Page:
11.3.10 What Woody Knows

Hemp seeds 790 xxx
photo by gluttonforlife
Woody Harrelson once traveled to the west coast on a hemp-oil-fueled biodiesel bus. It was the subject of a documentary, Go Further, that explores the idea of the individual as the key to large-scale transformational change. Also on the bus were a yoga teacher, a raw food chef and a hemp activist, among others. In case you didn’t know, these are Woody’s peeps. He has long been a vocal proponent of hemp, the soft, durable fiber that is cultivated from plants of a slightly different variety of cannabis than the one that gets you high. (He is also a proponent of that kind.) One of the earliest domesticated plants known, hemp is currently used for a great many commercial purposes, including paper, textiles, biodegradable plastics, food, fuel and medicine. I even use a hemp-based deodorant that is totally natural and quite effective.

Hemp is a very environmentally friendly crop, requiring few pesticides and no herbicides. While more hemp is exported to the United States than to any other country, in typically obtuse fashion our government does not consistently distinguish between marijuana and the non-psychoactive cannabis used for industrial and commercial purposes, and so forbids its cultivation.

Nutritionally, hemp has a lot to offer. Sold as hulled seeds and the milk made from them, it is full of essential fatty acids; protein; vitamins C, E, B1, B2, B3 and B6A; as well as calcium, potassium, magnesium and iron. Eating hemp seeds can help lower blood pressure, enhance cardiovascular circulation, reduce symptoms of inflammation and arthritis, and improve dry skin and even eczema. The seeds are eaten raw, ground into a meal, sprouted, made into milk and oil, prepared as tea and used in baking. They have a subtle nutty flavor and a richness from the fatty acids that helps give hemp milk a certain realistically unctuous quality I find lacking in rice and soy milks.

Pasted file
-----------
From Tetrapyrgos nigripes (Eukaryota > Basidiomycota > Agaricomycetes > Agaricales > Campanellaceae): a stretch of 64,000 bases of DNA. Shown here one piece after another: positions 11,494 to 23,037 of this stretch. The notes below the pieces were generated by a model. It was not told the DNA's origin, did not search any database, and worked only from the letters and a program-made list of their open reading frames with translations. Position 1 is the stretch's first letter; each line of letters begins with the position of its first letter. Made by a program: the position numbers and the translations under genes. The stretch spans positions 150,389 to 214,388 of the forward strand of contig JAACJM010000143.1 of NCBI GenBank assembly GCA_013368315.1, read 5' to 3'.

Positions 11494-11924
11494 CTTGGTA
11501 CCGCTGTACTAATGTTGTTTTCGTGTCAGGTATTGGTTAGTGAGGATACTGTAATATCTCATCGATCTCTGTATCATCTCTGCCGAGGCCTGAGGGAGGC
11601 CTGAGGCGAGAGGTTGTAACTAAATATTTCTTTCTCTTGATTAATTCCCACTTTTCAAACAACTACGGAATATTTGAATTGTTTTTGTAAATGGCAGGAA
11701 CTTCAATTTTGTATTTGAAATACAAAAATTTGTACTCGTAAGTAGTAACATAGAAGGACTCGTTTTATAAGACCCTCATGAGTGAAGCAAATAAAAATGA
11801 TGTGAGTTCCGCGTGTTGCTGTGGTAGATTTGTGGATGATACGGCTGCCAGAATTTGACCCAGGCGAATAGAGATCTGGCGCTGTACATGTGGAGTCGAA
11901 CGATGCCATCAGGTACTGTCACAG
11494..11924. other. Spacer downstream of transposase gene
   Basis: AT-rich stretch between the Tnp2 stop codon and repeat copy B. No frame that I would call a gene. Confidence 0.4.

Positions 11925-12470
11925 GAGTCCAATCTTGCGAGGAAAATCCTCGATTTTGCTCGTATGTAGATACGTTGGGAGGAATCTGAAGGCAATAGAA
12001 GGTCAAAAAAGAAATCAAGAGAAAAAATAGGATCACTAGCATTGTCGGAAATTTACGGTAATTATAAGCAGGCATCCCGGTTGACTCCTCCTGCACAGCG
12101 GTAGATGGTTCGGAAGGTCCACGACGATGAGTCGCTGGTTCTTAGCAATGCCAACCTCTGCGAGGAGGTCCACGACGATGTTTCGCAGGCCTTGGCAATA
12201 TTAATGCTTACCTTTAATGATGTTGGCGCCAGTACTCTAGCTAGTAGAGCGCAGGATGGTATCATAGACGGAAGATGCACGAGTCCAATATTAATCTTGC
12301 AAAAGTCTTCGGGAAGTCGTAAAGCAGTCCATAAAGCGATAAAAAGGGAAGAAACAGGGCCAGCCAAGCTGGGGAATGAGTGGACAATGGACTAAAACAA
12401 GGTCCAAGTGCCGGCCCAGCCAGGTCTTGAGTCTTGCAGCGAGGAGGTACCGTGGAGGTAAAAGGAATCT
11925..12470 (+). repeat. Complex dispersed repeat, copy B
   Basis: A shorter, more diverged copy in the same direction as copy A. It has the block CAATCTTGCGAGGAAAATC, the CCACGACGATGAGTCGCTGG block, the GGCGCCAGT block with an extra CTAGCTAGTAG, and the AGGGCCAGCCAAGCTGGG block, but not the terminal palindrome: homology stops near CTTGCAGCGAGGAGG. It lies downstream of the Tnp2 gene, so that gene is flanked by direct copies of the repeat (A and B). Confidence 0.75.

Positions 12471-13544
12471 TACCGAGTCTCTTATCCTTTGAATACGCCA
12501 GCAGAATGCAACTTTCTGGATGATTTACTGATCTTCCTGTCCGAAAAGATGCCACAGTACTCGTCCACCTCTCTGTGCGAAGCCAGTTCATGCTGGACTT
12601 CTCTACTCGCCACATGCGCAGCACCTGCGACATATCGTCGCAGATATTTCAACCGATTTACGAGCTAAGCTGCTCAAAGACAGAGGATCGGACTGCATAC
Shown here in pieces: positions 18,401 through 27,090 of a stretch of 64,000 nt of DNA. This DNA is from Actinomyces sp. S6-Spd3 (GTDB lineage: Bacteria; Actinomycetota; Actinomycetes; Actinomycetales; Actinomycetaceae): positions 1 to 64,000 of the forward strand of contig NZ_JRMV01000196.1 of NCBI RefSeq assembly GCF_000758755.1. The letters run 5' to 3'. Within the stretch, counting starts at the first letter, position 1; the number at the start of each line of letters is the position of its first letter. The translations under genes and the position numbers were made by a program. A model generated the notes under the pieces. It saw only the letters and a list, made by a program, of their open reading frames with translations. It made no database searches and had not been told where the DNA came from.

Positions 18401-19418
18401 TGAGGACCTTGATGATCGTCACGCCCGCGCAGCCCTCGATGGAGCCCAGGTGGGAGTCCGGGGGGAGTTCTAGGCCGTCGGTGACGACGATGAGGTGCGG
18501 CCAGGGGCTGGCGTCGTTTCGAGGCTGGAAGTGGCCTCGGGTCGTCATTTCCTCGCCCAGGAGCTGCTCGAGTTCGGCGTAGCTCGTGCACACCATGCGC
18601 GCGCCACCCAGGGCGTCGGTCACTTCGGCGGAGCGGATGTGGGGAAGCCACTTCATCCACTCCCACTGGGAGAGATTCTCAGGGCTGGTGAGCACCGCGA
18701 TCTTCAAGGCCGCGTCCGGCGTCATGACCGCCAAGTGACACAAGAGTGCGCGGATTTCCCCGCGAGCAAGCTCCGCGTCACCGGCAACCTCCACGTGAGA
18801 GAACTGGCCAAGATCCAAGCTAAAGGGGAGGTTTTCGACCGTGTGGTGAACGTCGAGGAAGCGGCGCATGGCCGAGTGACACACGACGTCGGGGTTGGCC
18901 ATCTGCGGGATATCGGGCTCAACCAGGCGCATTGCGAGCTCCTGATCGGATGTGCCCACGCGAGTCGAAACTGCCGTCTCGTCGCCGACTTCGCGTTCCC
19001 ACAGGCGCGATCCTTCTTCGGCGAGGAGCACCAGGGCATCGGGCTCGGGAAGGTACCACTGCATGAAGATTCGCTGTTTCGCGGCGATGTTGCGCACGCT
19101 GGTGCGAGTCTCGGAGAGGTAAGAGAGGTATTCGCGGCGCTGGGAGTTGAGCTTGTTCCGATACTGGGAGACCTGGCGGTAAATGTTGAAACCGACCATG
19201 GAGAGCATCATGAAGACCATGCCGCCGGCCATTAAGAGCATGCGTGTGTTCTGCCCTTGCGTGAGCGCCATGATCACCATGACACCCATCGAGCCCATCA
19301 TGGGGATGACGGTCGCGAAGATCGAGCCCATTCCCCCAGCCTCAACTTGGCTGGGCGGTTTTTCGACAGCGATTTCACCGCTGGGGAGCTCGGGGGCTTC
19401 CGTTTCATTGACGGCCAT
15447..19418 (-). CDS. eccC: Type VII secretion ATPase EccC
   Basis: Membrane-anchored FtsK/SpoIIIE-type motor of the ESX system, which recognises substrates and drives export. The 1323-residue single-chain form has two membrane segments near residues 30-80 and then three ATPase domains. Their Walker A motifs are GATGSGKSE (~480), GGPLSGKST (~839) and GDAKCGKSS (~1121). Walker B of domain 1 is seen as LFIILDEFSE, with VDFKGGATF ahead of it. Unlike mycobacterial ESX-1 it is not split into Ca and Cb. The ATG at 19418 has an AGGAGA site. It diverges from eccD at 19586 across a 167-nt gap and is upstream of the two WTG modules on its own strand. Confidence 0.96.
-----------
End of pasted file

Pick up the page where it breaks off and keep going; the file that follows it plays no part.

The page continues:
In my area, Tempt hemp products from Living Harvest are readily available. As always, I recommend you buy unsweetened products, although even their sweet and creamy hemp ice cream is a healthier alternative than traditional dairy, with considerably less saturated fat. I like to mix a couple of tablespoons of hemp seeds into smoothies, pancake batter, banana bread and oatmeal. And the milk makes a great substitute wherever you normally use cow's milk, although I have found that it curdles a bit with certain teas (chai, Earl Grey). I really think this wonderful plant helps with the strange pains in my hands that I have come to suspect may be arthritis. So hop on the bandwagon with Woody and me, and give hemp a whirl.


Hemp seeds are also a strong laxative for many people, so beware (or be happy...). We gave some friends about 2 Tbspns each of hemp hearts to eat (they liked the taste) and they were rather shocked at the effect!
Peggy on November 3, 2010 at 9:53 am —
Thanks for the warning, though I have not noticed that effect...yet!
laura on November 3, 2010 at 10:48 am —